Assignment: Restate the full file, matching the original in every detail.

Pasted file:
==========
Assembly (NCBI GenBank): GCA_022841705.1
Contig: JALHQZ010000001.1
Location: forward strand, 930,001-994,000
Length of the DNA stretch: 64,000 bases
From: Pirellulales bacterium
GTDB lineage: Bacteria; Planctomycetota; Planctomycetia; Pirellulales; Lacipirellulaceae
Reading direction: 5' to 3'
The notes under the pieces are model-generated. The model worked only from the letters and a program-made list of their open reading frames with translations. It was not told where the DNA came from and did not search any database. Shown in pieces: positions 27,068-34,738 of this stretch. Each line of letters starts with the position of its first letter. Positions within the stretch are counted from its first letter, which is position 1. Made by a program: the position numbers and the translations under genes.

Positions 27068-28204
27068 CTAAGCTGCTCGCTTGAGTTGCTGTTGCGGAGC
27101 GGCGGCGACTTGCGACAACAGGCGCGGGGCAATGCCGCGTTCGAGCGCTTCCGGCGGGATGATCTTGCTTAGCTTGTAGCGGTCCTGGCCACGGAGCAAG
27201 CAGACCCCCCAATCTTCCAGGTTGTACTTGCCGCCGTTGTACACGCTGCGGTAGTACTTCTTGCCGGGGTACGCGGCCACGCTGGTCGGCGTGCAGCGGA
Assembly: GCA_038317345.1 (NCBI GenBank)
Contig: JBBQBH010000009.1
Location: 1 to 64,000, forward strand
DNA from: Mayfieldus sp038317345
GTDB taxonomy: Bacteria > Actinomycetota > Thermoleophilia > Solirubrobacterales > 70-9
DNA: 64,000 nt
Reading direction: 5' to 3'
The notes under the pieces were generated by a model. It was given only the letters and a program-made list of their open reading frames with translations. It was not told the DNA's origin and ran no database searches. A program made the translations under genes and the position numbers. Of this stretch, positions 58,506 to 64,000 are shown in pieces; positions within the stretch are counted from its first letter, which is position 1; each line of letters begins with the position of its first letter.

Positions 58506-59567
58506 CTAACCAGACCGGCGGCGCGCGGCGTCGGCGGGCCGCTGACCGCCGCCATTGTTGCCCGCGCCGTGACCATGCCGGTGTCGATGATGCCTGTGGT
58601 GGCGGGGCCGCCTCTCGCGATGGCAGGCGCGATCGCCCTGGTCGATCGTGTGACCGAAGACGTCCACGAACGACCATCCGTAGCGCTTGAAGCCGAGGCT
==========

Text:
Assembly (NCBI GenBank): GCA_022841705.1
Contig: JALHQZ010000001.1
Location: forward strand, 930,001-994,000
Length of the DNA stretch: 64,000 bases
From: Pirellulales bacterium
GTDB lineage: Bacteria; Planctomycetota; Planctomycetia; Pirellulales; Lacipirellulaceae
Reading direction: 5' to 3'
The notes under the pieces are model-generated. The model worked only from the letters and a program-made list of their open reading frames with translations. It was not told where the DNA came from and did not search any database. Shown in pieces: positions 27,068-34,738 of this stretch. Each line of letters starts with the position of its first letter. Positions within the stretch are counted from its first letter, which is position 1. Made by a program: the position numbers and the translations under genes.

Positions 27068-28204
27068 CTAAGCTGCTCGCTTGAGTTGCTGTTGCGGAGC
27101 GGCGGCGACTTGCGACAACAGGCGCGGGGCAATGCCGCGTTCGAGCGCTTCCGGCGGGATGATCTTGCTTAGCTTGTAGCGGTCCTGGCCACGGAGCAAG
27201 CAGACCCCCCAATCTTCCAGGTTGTACTTGCCGCCGTTGTACACGCTGCGGTAGTACTTCTTGCCGGGGTACGCGGCCACGCTGGTCGGCGTGCAGCGGA
Assembly: GCA_038317345.1 (NCBI GenBank)
Contig: JBBQBH010000009.1
Location: 1 to 64,000, forward strand
DNA from: Mayfieldus sp038317345
GTDB taxonomy: Bacteria > Actinomycetota > Thermoleophilia > Solirubrobacterales > 70-9
DNA: 64,000 nt
Reading direction: 5' to 3'
The notes under the pieces were generated by a model. It was given only the letters and a program-made list of their open reading frames with translations. It was not told the DNA's origin and ran no database searches. A program made the translations under genes and the position numbers. Of this stretch, positions 58,506 to 64,000 are shown in pieces; positions within the stretch are counted from its first letter, which is position 1; each line of letters begins with the position of its first letter.

Positions 58506-59567
58506 CTAACCAGACCGGCGGCGCGCGGCGTCGGCGGGCCGCTGACCGCCGCCATTGTTGCCCGCGCCGTGACCATGCCGGTGTCGATGATGCCTGTGGT
58601 GGCGGGGCCGCCTCTCGCGATGGCAGGCGCGATCGCCCTGGTCGATCGTGTGACCGAAGACGTCCACGAACGACCATCCGTAGCGCTTGAAGCCGAGGCT